I know I emailed Wes a question re this episode but I started thinking more…………..So if we can never get beyond the questions and the recognition there is “no escape” and if we embrace an inquiry to which we know there is no answer and focus on the struggle–what worries me is where are we left? I understand the idea of being satisfied with the “struggle” but to know it is likely futile…then…its hard, having been raised in this time and in this society, to grasp the validity, a comfort with that experience.

    Though I very much want to.

    Isn’t that the role of the philosopher anyway?

    And to the question of asserting there is “meaning” found when your work is recognized by “others”, I have a real problem with that. Doesn’t that infer focusing on the “end” and not the “question” or the “struggle” and hence the “work” itself?

    I have always found I create something better when I don’t consider the “end” (this does not discount my concern voiced earlier as I am discussing creating work here, not the “search”).

    And further I feel slightly foolish worrying about where happiness is found in all this.

    • Drake

      January 17, 2012

      “And further I feel slightly foolish worrying about where happiness is found in all this.”

      I think that’s the point. If you require a reason to be happy with life, then you probably aren’t (happy).

      “I understand the idea of being satisfied with the “struggle” but to know it is likely futile…then…its hard..”

      A struggle is only futile if there is a goal which it cannot achieve. The thing about the ‘absurd life’ is that there is no goal, and so futility is not a concept that can be applied to it.

      People in general seem to have a base desire for validation, I think this is why they search for meaning in life, and find it either in religion or the recognition of others. If I understand correctly, Camus is saying this desire should not be the impetus for much of anything, living least of all.

  6. alh

    December 16, 2011

    he died in a car not on a motorcycle

    • Laura

      December 16, 2011

      yes, I think Wes corrected himself on that–either way, it is curious…

    • Michael deCamp

      January 25, 2012

      Correct, in a car driven by his publisher. Jan 4, 1960. I was 15, heartbroken.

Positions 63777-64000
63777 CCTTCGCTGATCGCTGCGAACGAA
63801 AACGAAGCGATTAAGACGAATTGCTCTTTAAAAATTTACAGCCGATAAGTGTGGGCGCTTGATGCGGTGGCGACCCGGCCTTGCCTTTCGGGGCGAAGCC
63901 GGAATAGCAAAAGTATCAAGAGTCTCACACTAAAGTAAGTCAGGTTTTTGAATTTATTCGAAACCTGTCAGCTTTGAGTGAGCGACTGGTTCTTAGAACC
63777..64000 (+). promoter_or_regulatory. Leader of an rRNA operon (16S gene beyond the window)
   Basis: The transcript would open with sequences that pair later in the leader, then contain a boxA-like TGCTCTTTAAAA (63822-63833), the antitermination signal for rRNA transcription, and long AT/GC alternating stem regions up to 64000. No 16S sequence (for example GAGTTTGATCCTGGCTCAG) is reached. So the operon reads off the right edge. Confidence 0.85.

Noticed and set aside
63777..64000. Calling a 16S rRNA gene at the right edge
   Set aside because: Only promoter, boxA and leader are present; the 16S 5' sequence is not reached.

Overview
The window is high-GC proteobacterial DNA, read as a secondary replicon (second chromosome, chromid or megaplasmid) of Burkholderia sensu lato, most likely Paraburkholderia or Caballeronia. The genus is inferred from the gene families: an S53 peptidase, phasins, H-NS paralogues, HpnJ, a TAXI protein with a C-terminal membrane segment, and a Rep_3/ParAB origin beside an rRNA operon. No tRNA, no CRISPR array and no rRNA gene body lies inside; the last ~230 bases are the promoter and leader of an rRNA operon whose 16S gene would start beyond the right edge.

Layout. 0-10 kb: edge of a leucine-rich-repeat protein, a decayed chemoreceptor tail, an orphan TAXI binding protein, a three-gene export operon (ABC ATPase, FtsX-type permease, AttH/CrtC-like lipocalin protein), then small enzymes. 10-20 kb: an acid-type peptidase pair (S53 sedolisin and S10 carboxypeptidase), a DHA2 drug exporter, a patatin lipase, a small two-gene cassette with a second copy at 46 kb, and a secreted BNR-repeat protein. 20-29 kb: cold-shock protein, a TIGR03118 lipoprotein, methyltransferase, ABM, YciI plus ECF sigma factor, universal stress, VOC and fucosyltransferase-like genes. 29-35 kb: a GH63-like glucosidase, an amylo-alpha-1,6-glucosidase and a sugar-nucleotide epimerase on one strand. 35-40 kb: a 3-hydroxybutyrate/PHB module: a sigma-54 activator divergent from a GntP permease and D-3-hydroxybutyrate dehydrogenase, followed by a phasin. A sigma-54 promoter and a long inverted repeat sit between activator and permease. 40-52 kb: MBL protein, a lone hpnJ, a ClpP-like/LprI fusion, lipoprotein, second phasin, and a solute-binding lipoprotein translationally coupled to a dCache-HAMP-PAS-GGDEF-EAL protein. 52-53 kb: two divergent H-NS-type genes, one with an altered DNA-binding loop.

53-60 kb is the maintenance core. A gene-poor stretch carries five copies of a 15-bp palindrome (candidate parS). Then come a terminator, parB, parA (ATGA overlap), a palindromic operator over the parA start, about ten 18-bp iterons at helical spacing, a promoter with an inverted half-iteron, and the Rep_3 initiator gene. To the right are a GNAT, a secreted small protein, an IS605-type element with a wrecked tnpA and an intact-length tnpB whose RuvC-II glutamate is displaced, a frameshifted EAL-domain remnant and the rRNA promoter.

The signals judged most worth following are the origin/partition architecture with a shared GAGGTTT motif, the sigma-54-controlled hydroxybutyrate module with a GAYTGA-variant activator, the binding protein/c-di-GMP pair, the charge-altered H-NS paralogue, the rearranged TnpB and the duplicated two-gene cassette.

7. Vea

    February 2, 2012

    I’m totally the kind of person that does not read other people’s comment before commenting and since I’m about two and a half years late (and haven’t check the facebook page yet)… I just wanted to say Mark, you are a rock star. When I heard the song at the end of the podcast I totally called it–I knew it was you. And of course, your band is called the Simulacra.

    Anyways, I’m a big fan and I’m looking forward to the podcasts to come.

    From the rainy city of Vancouver.

  8. Paul

    February 19, 2012

    I liked it but felt you skirted around what I feel are the main themes. I don’t think death is central in Camus & others obsession with absurdity. Rather the lack of reference, justification, reason for acting. Sisyphus is the story of the pride of a man being bigger than his rock- being lucid and cognizant of meaninglessness but being an agent nonetheless.

  9. Gary M

    April 19, 2012

    Your podcasts are great. This episode really impacted me, I find Camus’ writing the most relevent philosophy I’ve ever read. This episode made it accessible to me so thanks. I’m only a couple of essays in at the moment – but I think I’ll be reading Camus a great deal now thanks to your introduction. Here is a blog post about how I relate to what he says! http://wisemeup.wordpress.com/2012/04/19/an-absurd-man/

  10. Tim T

    May 19, 2012

    I recently found your podcasts and they are awesome. I really enjoy listening to them at night as they put me to sleep every time (lol- really) So I end up listening to them many times before I get the whole thing listened to.

    Would it be possible for you to do a session on “Morally Obligatory Suicide” (Kant)

  11. julia stanton

    January 11, 2013